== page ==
The story of the little lost town of Campbellville
This is the story of the little lost town of Campbellville ─ not far from Beerwah. Today there are few traces of this thriving little community.
James Campbell was a Scottish-born early Queensland entrepreneur who established many businesses on the Sunshine Coast.
Prior to establishing Campbellville he had been buying timber from the timber getters around the Blackall Range.
The logs were pulled out by bullock wagons, sent down the steep range by timber chutes transported to both Mellum and Coochin Creek by bullock teams and floated down to the rafting grounds located on the lower reaches of Coochin Creek.
From there, the timber was towed by sailing cutters to Campbell’s City Wharf in Brisbane.
James Campbell also purchased several ships and built up a thriving shipping trade.
The firm James Campbell & Sons was founded in 1882.
His other ventures included the Buderim Mountain Sugar Mill, which operated until 1889 and the Sportsman's Arms Hotel and store built in 1882 north of Mellum Creek, later known as Landsborough.
In 1881, James established the first sawmill on the near North Coast which was situated on the eastern side of Mellum Creek, below its junction with Coochin Creek.
A town grew up near the mill, reasonably close to the timber rafting grounds and became known as Campbellville.
The town included cottages for the employees, a store and post office as well as a school which had an average attendance of at least 14 students.
Campbellville became a social centre not only for those living there but for the small population living in the surrounding area.
Dances were held in the school and tokens were issued as a form of bartering in the town for goods.
James Campbell had begun this milling operation in December 1881 on Portion 22 and 22A, Parish of Bribie, an area of five acres.
To supply the mill, he bought timber properties.
In 1882, he purchased four selections of 160 acres each known as Bald Knob, Ellerslie, Balmoral and Glenmore on the Blackall Range and in 1883, he purchased a hardwood selection near the present town of Landsborough.
Have you heard of Hardwood Road? That was the route used by the bullock teams to gain access to Coochin Creek.
The gazetted township of Campbellville and its mill was the second of 11 sawmills owned by James Campbell and Sons Pty Ltd between 1876 and 1936.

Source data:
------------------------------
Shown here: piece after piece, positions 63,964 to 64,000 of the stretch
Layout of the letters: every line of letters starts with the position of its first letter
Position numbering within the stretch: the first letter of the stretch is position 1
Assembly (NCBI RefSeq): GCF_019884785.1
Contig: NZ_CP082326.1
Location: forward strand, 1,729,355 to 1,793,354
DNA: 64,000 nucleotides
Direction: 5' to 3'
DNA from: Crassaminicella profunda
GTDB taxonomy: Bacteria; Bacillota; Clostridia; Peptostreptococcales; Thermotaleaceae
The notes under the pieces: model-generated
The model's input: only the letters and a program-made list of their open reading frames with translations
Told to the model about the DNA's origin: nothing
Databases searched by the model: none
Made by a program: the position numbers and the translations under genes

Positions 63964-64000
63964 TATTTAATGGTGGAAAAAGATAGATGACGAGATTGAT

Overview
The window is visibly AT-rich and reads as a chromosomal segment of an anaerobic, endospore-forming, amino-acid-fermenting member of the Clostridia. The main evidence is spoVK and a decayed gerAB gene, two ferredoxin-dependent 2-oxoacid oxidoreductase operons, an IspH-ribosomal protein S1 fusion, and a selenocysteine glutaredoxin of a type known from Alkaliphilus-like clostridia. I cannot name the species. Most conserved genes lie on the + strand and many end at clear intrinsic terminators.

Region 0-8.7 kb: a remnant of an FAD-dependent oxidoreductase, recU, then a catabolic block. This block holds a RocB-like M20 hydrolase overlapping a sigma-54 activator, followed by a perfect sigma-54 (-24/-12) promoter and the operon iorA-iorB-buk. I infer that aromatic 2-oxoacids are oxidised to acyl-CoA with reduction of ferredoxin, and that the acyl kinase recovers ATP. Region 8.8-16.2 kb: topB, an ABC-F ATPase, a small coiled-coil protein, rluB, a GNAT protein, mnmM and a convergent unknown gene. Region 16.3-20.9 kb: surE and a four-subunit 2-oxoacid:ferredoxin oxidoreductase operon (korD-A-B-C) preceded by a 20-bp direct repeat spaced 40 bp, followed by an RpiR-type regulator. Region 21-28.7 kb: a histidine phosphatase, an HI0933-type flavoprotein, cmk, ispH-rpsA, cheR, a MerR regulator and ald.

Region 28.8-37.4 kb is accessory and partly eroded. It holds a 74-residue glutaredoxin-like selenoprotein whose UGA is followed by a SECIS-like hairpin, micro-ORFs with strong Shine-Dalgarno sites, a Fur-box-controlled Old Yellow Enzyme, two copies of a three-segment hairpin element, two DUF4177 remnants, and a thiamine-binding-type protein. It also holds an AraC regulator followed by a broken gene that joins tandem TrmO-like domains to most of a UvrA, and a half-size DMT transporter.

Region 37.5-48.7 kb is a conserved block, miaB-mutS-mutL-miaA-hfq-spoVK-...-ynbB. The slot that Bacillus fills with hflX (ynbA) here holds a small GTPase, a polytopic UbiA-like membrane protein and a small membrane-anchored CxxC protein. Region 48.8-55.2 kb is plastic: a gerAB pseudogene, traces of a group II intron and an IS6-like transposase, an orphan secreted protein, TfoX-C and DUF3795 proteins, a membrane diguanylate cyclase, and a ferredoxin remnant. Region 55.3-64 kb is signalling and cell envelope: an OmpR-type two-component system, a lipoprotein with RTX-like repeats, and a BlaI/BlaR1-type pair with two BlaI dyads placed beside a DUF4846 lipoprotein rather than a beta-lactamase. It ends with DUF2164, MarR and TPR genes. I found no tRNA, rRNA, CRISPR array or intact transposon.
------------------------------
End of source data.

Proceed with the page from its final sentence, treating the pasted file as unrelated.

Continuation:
Due to the building of the North Coast Railway line, the Coochin Mill was closed down in 1890 and the machinery moved to a new site at Albion.
The closure of the Coochin Mill was a considerable loss to the communities of Bribie, Mellum and the Blackall Range.
It was no longer viable to transport the timber by ship.
The little town of Campbellville faded into history soon after.
Pumicestone Passage, also known as Bribie Passage, extends from Moreton Bay to the Caloundra Bar and is just over 35 kilometres long via the channels. Eighty percent of this waterway is less than two metres deep.
One of Campbell’s ships was the paddle steamer SS Mavis.
She made her first trip on January 26, 1883, was 47 tons gross measurement and was the first steamer to run to Bribie and back.
She was built by J W Sutton and Co for James Campbell and was used to convey timber from Coochin Creek to Brisbane taking passengers to and fro, general cargo and supplies for residents in the district.
Captain Tutty was the master of the Mavis and was renowned for navigating the Bribie and Pumicestone Passage.
The captain was always in command and during those years of trading was not known to run the ship aground or for her to be stuck on shallow sand banks navigating the Pumicestone Passage.
Captain Tutty had no lights or leads to steer the vessel and relied on his knowledge and known land marks.
The Mavis’s Brisbane to Coochin Creek weekly service was maintained for seven years.